I got a text from a friend a few weeks ago. It was the kind of question that deserved more than a quick text reply.
She’s worried. She wanted to know what I thought about the state of the union. Specifically, she asked if I thought we were living in the time prophesied in Matthew 24 and the Book of Revelation.
Before I continue, a bit more about her. She’s very aware of politics and current events, but it doesn’t run her life. A retired nurse, she’s spent a career caring for others and as an active member of her church, walking the walk of her faith more than talking it.
In re-reading her text it’s clear she’s not worried for herself. Her concern is for others, individually and for the country as a whole.
I’ll admit I had to look up Matthew 24 to get her frame of reference. It’s one of the darker chapters of the New Testament.
When asked about the end of times, Jesus warns the Temple – then the symbol of government and religious power – will be torn down with no stone unturned. He cautions of false prophets, “even the elect”, famines and earthquakes, and “wars and rumors of wars”.
Specifically, he declares that people of faith will be persecuted. The increase of evil will cause love to grow cold, and believers will betray and hate each other.
These aren’t the uplifting words you want to hear when sitting in church on a Sunday morning, when seeking votes from people of faith, or in a reply to a question for reassurance. But there are other similar warnings to those who expect the walk of faith to be easy.
In a political context, we have many modern day prophets who sell entitlement to a Christian nation, despite the founding fathers specifically rejecting the idea of a religious state. They were quite aware of the fickle nature of public opinion. As I’m fond of saying, the only time Jesus was put directly on a ballot, Barabbas won the election.
That was less than a week after Jesus entered Jerusalem with many believing he was to become their earthly king. Less than a week later, his formerly cheering crowds sentenced him to death.
Other warnings throughout the New Testament prepare us to understand that government will not be kind to believers. We’re told that we still need to render unto Caesar what is Caesar’s, and if a solider tells us to carry his pack for one mile, to carry it two.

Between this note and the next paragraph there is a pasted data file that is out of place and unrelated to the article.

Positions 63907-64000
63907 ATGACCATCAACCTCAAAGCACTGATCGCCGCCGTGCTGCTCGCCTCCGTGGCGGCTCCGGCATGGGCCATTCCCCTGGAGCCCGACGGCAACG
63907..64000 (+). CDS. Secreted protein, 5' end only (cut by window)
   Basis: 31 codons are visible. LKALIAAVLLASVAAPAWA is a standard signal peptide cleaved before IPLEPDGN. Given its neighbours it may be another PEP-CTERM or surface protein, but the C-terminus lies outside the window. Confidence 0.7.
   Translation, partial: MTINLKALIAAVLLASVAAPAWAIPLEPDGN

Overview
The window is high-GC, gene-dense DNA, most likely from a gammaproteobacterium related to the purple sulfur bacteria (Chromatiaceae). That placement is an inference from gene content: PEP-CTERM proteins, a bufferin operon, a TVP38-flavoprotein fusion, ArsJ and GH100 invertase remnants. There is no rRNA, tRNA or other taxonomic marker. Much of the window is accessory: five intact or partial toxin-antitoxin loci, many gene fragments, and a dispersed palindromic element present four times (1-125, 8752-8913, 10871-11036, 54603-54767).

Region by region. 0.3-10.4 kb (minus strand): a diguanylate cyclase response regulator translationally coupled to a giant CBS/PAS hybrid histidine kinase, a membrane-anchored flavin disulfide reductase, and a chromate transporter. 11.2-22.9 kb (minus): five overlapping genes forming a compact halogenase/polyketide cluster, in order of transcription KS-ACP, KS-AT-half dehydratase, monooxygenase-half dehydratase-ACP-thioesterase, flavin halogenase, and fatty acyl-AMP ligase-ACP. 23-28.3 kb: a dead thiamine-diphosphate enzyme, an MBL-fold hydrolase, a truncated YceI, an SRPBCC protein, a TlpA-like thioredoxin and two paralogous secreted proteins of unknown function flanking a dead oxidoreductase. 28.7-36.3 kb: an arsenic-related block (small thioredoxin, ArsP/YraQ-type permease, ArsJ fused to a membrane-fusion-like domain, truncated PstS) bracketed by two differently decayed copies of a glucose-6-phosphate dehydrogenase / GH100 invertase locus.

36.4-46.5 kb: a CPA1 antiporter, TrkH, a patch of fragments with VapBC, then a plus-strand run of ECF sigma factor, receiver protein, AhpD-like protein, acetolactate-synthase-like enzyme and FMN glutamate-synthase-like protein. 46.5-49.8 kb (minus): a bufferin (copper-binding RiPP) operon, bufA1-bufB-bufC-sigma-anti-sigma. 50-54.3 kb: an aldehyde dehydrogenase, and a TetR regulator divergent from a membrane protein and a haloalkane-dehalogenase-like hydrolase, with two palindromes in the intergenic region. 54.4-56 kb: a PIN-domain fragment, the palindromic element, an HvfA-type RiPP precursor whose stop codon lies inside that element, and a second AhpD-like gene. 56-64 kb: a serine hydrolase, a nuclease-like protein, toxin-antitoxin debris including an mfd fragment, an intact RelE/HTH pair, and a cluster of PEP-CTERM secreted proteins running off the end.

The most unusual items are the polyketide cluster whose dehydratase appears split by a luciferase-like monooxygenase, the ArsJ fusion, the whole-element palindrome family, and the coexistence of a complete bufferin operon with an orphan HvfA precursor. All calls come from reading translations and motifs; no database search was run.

There’s no mention of epic takedowns on social media. The message, quite literally and directly, is to turn the other cheek.
It’s a hard message to swallow – and is even harder to practice – especially after a generation of prophets for profit have sold one party on the notion that if they vote the right way the country will be saved. The contemporary message has grown darker when you see it through the lens of people of faith claiming that people who vote the wrong way aren’t true believers.
If you are a believer of the Bible, Matthew 24 makes two things clear: The order of things as we know them will not end well, and we do not know when this will happen.
Some biblical scholars spend a lot of time recording events that match the end of times prophecies. The last ten verses of this chapter make it clear that no one knows when the end will occur.
I write this as I’m taking a brief vacation in the Florida Keys. The sunsets down here are amazing. So are the sunrises. The width of the islands makes it possible to see each almost in the same spot.
I’ve been trying to capture a sunset picture for three days, but my schedule and clouds have thus far interfered. I have, however, seen a couple of beautiful sunrises, even if there are a few clouds on the horizon.
It occurs to me that that’s the message here. We can focus on the sunset, but each sunrise is also a thing of beauty. It’s a new day to put to good use.
We need to focus less on the clouds, and more on the day we have in front of us. The rest of these worries are well above our pay grades.